Biomimetic Butterflies

Laser cut paper butterflies that flap their wings when you approach.

Biomimetic Butterflies was an installation by the barbarian group of butterflies laser cut out of paper. The installation combined laser cutting, the open source programming language Processing, open source Arduino hardware, and a Mac Mini with a webcam.

The wing patterns were designed with Processing using algorithmic design techniques. Essentially, the patterns are generated mathematically using random numbers within user-defined constraints. The barbarian group made five “families” of wing patterns using five types of algorithms–voronoi, flow lines, intersecting lines, cracking, and circle packing.

These patterns were then laser cut out of heavy drawing paper, connected in pairs with a fabric hinge, and pinned down after having tiny rare earth magnets attached to them. Hidden inside the pedestals are larger magnets attached to motors controlled by a central Arduino board.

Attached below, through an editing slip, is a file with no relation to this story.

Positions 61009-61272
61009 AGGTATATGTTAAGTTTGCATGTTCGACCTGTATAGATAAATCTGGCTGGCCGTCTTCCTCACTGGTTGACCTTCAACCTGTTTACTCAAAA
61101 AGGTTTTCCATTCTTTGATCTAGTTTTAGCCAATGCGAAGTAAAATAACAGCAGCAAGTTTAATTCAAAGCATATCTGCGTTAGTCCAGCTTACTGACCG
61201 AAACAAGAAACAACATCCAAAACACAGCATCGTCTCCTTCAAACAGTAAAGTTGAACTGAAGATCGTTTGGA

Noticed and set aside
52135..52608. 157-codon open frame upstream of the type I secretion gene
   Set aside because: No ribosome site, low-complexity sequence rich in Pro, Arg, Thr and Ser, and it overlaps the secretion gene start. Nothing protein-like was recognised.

Controlling the Arduino board is a Mac Mini with a web cam that “watches” the people viewing the installation. When people approach, the wings start to slowly flap. The motors inside the pedestals are very quiet and there are no mechanical parts showing, so the effect is somewhat surreal when viewers see these obviously fake butterflies flapping their wings with no discernible cause. Here’s a video of the butterflies in motion.

Overall, this is an impressive combination of digital manufacturing and open source computing seamlessly integrated with each other and the environment. Be sure to check out the barbarian group’s portfolio. They do marketing and web development using cutting edge technology and design our of New York City, San Fransisco, and Boston for a list of major companies.

If you’re interesting in learning more about Arduino open source hardware, start with the official site and our previous coverage of 3D printed cases and open source controllers. Even kids can do it!

Via: Flickr

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Guy Blashki

Even before they start moving, these butterflies are stunning. But when you go adding magnets in an interactive installation, the effect is quite striking.
Great stuff.

Taylor Gilbert

Yeah, the butterfly wings alone would be impressive. This is definitely one of the most successful combinations of these technologies I’ve seen.

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